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Aeromarine head invited to world leading trade show in Japan


Aeromarine head invited to world leading trade show in Japan


Timaru business Aeromarine Industries has been selected out of only five positions worldwide to attend one of the world’s largest technology expos to be held in Japan.

Intex Osaka, the biggest trade show for the mechanical parts industry in Japan features leading Japanese parts manufacturers, corporates and service providers as they look to partner with manufacturers around the world in global exchanges of technology and products.

The invitation-only event is known as the Jetro Invitation Programme and is run in conjunction with M-Tech Osaka 2012. Jetro invites to the event overseas corporations that it considers can make a strong contribution to the world and Japanese trading economy and bring advances in construction techniques and technologies.

And that’s where Aeromarine Industries operation manager Simon Robb, who will be attending the three-day event, says his company can be of most value to both New Zealand and Japan trade.

The Washdyke-based company has undergone rapid expansion and product remodelling as it enjoys strong commercial success in a range of new enterprises.

The company has maintained its core business while moving into new markets designing and constructing innovative products for local government projects, and the recreational and construction industry.

“We’ve been picked because we have been identified as a go-forward business with huge expansion potential in a variety of markets,” Mr Robb said.

“Other criteria include being a company interested in Japanese manufacturing technologies and capabilities, and being one with experience or interest in doing business with Japanese companies.”

Of particular interest are domestic and industrial waste treatment plants.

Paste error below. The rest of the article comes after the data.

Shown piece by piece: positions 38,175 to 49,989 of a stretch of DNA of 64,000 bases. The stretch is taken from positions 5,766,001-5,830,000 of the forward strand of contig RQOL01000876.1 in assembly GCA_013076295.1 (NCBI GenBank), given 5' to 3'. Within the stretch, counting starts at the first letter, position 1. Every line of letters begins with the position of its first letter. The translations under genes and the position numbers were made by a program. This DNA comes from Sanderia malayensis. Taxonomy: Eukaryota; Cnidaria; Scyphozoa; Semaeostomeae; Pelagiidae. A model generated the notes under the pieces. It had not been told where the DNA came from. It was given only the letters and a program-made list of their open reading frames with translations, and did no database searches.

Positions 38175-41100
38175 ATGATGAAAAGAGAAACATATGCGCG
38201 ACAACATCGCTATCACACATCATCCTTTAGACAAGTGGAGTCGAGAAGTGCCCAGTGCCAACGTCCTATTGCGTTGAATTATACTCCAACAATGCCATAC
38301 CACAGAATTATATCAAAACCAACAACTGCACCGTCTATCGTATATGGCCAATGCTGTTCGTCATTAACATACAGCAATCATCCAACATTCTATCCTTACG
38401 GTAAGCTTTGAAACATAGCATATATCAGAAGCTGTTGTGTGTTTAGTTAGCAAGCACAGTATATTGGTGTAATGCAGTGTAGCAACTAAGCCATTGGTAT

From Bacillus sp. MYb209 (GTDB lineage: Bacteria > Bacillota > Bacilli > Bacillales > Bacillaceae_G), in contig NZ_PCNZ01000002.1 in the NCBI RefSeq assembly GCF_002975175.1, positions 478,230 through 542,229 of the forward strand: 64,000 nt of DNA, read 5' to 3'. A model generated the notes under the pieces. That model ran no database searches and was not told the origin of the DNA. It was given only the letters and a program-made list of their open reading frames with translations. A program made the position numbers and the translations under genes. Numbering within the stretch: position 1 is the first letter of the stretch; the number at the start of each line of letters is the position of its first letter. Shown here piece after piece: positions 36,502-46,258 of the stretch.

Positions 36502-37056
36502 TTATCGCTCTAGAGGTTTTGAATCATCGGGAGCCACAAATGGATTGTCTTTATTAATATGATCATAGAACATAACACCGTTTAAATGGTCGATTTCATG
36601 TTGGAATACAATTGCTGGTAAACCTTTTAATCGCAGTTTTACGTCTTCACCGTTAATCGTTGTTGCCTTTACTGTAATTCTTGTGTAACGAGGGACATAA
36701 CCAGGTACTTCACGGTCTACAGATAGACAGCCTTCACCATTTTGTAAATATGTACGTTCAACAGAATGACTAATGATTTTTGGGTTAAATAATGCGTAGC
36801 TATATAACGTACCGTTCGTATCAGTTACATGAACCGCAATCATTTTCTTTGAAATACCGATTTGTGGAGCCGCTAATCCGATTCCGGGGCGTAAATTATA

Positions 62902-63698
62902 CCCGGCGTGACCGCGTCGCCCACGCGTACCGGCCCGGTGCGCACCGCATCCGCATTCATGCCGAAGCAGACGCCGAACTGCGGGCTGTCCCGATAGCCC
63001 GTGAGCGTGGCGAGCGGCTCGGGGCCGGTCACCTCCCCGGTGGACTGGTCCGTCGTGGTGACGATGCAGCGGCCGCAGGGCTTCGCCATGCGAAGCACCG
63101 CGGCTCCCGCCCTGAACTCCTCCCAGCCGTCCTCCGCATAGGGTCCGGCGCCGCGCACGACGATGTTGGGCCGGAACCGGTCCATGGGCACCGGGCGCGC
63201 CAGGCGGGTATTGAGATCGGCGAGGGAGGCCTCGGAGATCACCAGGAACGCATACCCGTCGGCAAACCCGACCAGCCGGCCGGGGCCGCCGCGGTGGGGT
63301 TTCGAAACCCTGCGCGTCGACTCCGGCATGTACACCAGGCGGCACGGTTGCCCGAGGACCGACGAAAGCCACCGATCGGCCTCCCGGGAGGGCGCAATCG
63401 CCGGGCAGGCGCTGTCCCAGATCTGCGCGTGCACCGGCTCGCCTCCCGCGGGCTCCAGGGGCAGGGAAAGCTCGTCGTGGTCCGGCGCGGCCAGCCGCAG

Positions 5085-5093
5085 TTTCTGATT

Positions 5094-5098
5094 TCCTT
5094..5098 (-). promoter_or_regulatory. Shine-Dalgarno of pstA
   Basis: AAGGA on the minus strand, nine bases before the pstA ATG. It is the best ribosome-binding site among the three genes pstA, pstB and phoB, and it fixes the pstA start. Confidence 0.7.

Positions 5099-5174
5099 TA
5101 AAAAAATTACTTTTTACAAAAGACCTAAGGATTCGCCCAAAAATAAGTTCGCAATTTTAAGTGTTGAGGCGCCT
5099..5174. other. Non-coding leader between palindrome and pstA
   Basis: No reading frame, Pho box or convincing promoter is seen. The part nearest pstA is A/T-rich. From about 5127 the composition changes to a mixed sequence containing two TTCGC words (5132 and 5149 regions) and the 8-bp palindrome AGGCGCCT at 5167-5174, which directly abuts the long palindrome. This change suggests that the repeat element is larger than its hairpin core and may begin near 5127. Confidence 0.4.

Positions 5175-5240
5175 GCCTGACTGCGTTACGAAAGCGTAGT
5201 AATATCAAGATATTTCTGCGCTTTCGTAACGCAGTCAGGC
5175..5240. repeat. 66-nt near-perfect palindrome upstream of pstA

“We currently manufacture a system that originated from Japan some 27 years ago. The Japanese are keen to help us upgrade the technology by supplying filtration and treatment systems to fit the underground fibreglass tanks we manufacture. The Japanese are one of the world leaders in this technology,” Mr Robb said.

He said strong opportunities also exist with Japanese suppliers in building construction that is composite or fibreglass based.

“And this is vital as we enter the Christchurch rebuild programme.”

“The earthquake devastation in Christchurch has shown us how much we need to rethink our approach to construction.

“Steel, timber and concrete have for years been the mainstay of New Zealand’s construction industry.

“But recent seismic events have shown all to hold potential major weaknesses, sometimes in combination, sometimes as individual components, most not apparent at construction time,” he said.

Aeromarine was developing modular fibreglass bathrooms for hotels and accommodation blocks; modular building components; earthquake strengthening of damage structures using composites such as carbon fibre and kevlar; and composite building facade systems that were strong and light and would not come tumbling down in a jolt.

“It is these developments that have interested the Japanese and hence our exciting invitation,” Mr Robb said.

And with Aeromarine also heavily involved in heavy transport manufacture with industry partners, the Japanese, who supply many heavy transport components to New Zealand, have seen another opportunity for a multi-country partnership, Mr Robb said.

Jetro says more than 688 companies will exhibit and the number of visitors will exceed 30,000 over the three days. It will pay all Mr Robb’s travel and accommodation expenses as well as funding his own interpreter.

The trade show runs from October 3 to October 5. Mr Robb will spend some further days touring Osaka businesses and looking for further trading opportunities for the Timaru-based company.


ENDS

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